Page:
R 2-10 (wrong sides): k

R 3: k2, m1, k11, m1, k2, m1, k3, m1, k11, m1, k2

R 5: k3, m1, k11, (k4, m1) twice, k11, m1, k3

R 7: k4, m1, k11, m1, k5, k1, k6, m1, k11, m1, k4

R 9: k5, m1, k11, (m1, k7) twice, k11, m1, k5

So far, you’ll have something like this (hopefully less blurry–if it’s this blurry, put some glasses on):


Then switch to your second color (light brown on my boots) and knit 8 rows in stockinette stitch (k on right side, p on wrong side).  Then you are going to make the toe as follows:

Row 1: k 29, SKP, turn.
Row 2: sl 1, p 7, p 2 tog, turn.
Row 3: sl 1, k7, SKP, turn.
Rows 4 –13: repeat rows 2 and 3 five times.
Row 14: repeat row 2.
Row 15: sl 1, k7, SKP, knit to the end of the row.
Row 16: p 21, p 2 tog, purl to the end of the row (35 stitches).

I love this pattern because you don’t have to wrap and turn.  That is something I hate because I can’t do it. 

Anywho, your bootie should look like this now:


Then, switch you your upper color and knit 14 rows in stockinette stitch.  Then, shape the upper detail:

R 1: k2, ssk, k5, k2tog, k13, ssk, k5, k2tog, k2

R 2: k3, ssk, k3, k2tog, k16, ssk, k3, k2tog, k3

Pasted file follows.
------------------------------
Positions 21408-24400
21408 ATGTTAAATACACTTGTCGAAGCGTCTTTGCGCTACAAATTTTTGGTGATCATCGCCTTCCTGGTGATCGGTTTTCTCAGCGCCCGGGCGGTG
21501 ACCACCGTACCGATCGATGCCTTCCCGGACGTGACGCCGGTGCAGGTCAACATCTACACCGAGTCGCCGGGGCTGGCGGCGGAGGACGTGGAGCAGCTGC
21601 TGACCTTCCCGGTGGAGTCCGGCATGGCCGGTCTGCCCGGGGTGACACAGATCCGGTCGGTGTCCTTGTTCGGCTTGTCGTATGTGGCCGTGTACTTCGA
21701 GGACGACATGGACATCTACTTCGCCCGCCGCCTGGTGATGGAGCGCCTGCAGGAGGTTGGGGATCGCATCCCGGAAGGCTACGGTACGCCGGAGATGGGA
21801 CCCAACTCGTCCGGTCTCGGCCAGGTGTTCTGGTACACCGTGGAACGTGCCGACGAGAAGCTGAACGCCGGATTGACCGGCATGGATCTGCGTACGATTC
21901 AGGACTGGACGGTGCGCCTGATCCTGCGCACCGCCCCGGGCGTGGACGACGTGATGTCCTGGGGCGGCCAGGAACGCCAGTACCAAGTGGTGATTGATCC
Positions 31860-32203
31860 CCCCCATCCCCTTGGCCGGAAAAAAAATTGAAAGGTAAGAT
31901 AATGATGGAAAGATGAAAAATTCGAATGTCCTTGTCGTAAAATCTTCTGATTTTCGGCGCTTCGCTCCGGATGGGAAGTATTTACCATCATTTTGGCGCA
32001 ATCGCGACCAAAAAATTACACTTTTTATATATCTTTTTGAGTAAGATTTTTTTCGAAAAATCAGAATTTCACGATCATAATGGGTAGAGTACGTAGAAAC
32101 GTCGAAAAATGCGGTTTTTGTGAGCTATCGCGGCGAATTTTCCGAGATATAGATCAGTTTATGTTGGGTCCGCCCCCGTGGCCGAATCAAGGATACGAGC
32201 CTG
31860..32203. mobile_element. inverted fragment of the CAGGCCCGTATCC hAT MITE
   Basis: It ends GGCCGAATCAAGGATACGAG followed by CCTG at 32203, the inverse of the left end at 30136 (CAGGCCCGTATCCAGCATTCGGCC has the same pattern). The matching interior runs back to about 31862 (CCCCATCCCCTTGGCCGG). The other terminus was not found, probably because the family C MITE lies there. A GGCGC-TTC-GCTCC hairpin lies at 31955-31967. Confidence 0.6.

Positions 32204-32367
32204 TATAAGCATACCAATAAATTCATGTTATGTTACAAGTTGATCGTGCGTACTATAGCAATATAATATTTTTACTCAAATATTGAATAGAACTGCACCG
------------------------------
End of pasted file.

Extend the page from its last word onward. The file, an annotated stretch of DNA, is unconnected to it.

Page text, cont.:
R 3: Loosely BO4, k3, turn, p4, BO 16, k3, turn, p4, BO to end (this last line is a bit sketchy–I sort of forgot to count the stitches in the row–basically, BO to the decreases, knit those, turn and purl, BO to the next decrease set, do the same thing, and BO to the end)

Sew up the seams with a mattress stitch.  Take a small-ish crochet hook and with your toe color single crochet once around the top.  Your boot will look like this:


Almost done!

If you wish, turn the boot so the toe is facing you and duplicate stitch with the pink a little way down in a sort of inverse pyramid.  I did this, but you really can’t tell.  It’s pretty cowgirly now, but we can still add a little bling.  I found a bit of sparkly yarn in my stash and decided to add a bit of detail.  I embroidered a little star on the outside edge of each boot and then I crocheted a small toe detail (ch5, 1sc in each st, ch1, turn, 1sc in each st, finish off) and sewed it to the toe:


You have a lot of freedom here with the detail.  You could embroider some scroll things, you could duplicate stitch a line running down the side–look at cowboy boots online and draw your inspiration from there. 

Hopefully the babies you make these for will enjoy them as much as you enjoyed making them!